Head lice have not been a huge issue at Timberline over the years, but there have been isolated cases. They are, unfortunately, a part of life wherever there are communities of people. They are not a sign of dirty houses or poor hygiene practices (as once thought), but they are simply a nuisance that can affect anyone with hair.
Good information on lice is essential, and many myths abound. Parents and campers should be aware of the following:
- Lice are generally not a health concern.
- Lice are treatable, though it can take a lot of work to eradicate them.
- Lice don’t jump or fly – they crawl from one person to another.
- Head lice are most usually spread from head-to-head contact, though they can sometimes spread from sharing brushes, hats, or bedding.
- Head lice can be on your head, your child’s head, or your spouse’s head, but they won’t affect your pets, and they can’t “infect” furniture, bedding, or pillows. They cannot survive more than about two days off the scalp. So if your child has lice, do not panic!
The following notes are very important for parents and campers to understand prior to camp, as they make up Timberline’s policy:
- Parents should carefully inspect children’s heads for lice at least two weeks prior to sending them to camp, and again no less than 48 hours prior to camp.
- Here are some things you should know about doing lice checks:
- Nits are very tiny, yellow, tan, or brown dots before they hatch. These are usually on hair shafts close to the scalp. They may look like dandruff, but they don’t come off by brushing or shaking them off. They hatch within 1-2 weeks of being laid.
- Adult lice are no bigger than a sesame seed and are grayish-white or tan. Nymphs are even smaller and become adult lice about 1-2 weeks after they hatch. If not treated, this process will repeat itself every 3 weeks or so.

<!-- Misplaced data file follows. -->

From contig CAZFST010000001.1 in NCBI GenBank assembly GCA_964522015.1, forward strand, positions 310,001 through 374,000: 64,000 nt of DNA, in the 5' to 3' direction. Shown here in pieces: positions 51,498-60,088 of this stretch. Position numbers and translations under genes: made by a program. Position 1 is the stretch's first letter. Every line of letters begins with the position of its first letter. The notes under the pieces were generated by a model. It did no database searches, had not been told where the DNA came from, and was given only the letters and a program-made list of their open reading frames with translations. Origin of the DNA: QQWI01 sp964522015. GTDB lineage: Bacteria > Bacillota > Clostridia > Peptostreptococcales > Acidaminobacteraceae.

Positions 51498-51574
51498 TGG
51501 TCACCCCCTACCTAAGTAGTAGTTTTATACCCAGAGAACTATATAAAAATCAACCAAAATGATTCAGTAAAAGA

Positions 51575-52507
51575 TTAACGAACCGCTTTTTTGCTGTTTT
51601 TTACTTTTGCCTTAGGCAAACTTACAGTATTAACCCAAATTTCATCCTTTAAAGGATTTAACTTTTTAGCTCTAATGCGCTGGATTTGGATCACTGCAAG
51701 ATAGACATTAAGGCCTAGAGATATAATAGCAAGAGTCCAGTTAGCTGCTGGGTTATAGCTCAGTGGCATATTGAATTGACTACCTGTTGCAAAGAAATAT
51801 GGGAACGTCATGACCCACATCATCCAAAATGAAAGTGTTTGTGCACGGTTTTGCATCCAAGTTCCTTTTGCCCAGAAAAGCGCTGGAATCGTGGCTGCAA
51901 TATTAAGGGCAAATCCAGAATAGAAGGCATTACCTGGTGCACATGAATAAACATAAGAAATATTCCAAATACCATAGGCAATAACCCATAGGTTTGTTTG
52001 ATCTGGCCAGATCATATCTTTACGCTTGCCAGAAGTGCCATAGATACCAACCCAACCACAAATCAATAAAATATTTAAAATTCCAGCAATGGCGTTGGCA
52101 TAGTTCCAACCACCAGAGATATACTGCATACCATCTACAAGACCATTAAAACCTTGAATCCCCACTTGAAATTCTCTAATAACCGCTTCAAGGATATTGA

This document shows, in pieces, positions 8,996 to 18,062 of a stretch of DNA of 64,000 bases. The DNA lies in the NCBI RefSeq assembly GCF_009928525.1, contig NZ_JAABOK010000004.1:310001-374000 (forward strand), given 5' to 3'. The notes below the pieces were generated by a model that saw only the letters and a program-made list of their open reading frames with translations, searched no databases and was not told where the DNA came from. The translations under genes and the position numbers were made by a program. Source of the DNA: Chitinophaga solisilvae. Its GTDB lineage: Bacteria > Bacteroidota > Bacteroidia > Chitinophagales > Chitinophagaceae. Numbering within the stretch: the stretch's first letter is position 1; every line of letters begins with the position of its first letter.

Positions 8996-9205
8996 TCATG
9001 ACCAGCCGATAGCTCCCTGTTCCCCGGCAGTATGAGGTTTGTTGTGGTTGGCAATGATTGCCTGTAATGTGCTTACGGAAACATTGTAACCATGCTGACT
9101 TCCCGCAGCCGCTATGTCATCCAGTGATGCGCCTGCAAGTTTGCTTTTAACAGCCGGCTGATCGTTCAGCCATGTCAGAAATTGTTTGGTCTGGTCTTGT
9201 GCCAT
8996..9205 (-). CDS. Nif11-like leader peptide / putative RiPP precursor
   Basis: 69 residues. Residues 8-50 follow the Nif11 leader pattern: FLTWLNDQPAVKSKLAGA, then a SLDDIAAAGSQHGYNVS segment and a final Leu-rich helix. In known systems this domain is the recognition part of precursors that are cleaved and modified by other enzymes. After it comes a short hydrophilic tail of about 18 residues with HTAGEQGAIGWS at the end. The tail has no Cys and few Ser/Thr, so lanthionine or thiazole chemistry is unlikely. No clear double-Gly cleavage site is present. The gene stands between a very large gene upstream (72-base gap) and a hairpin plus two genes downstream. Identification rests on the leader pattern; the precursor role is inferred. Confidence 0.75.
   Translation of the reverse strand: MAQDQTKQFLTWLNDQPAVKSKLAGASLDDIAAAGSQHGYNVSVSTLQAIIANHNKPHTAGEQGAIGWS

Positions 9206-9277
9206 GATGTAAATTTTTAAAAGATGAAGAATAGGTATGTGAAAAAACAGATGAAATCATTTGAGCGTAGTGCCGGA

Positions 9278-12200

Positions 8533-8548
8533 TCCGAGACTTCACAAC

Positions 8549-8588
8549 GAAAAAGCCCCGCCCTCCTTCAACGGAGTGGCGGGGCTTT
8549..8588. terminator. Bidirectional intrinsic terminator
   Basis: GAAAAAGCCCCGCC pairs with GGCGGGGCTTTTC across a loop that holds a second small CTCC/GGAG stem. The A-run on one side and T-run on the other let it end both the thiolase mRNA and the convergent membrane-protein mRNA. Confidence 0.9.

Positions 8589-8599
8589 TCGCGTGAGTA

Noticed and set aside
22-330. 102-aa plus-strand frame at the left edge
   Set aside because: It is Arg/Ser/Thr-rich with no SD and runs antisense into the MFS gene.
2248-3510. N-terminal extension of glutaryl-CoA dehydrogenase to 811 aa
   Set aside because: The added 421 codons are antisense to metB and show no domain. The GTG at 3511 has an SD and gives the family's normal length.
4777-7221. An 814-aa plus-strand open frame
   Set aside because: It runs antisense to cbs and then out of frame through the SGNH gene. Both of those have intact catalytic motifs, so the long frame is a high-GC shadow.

- You may be able to see the lice or nits by parting your child’s hair into small sections and checking for lice and nits with a fine-tooth comb on the scalp, behind the ears, and around the nape of the neck (it’s rare for them to be found on eyelashes or eyebrows).
- An itchy scalp can also be a sign that lice may be present.
- If lice are found prior to camp, the camper must be kept home and treated.
- A 50% refund will be given if the camp is contacted at least 48 hours in advance (instead of the regular “no refund less than two weeks before camp”).
- If the camp is notified less than 48 hours before the camp, a 33% discount will be given. Less time makes it very hard for Timberline to fill the spot vacated.
- If there is room in a later camp, that option may be taken instead of a refund.
- As it generally takes a good week or two of treatment to get rid of lice, the child will not be able to come to camp at all that week.
- Parents should talk to their camper prior to coming to camp to help them understand how to avoid lice. Most importantly, tell them:
- Do not touch heads with other campers (often done to pose for photos).
- Do not share beds, pillows, hats, clothes, stuffed animals, brushes, or combs.
- We do not perform lice checks when campers arrive at Timberline. We believe that this brings needless stress to most children and that it can be a negative way to start camp.
- Timberline staff will spray helmets between uses in order to help reduce the risk of transference, but this is not a guaranteed method.
- Parents of campers who are concerned are welcome to send campers with their own helmets, as long as they have the “CSA Approved” sticker or tag on them and are approved for use by our staff.
- If a camper is found with lice while at camp, the parents or emergency contact will be called to come and pick up the camper. At this time, since it is too late to fill that spot, no refund will be given.
- The parents of the other campers in the cabin will be contacted to let them know that someone had lice in the cabin. They will be encouraged to check their children’s hair when they come home and treat them if necessary.
- Staff members found with lice will be sent home for treatment if possible, and treated at the Ranch if not possible. Minimum contact with campers and other staff members will be mandated if they need to stay. Otherwise, they should not return until lice are gone.
The discovery of lice can be very disconcerting, but remember, lice are simply an unfortunate part of community living, and even when proper steps are taken to avoid them, they can still show up. Many children who come home from camps with lice may have been the ones to bring them to the camp in the first place. Let’s work together to minimize this nuisance by carefully checking campers before they come to camp. And then, hopefully, they will be able to not worry about them and have the time of their lives!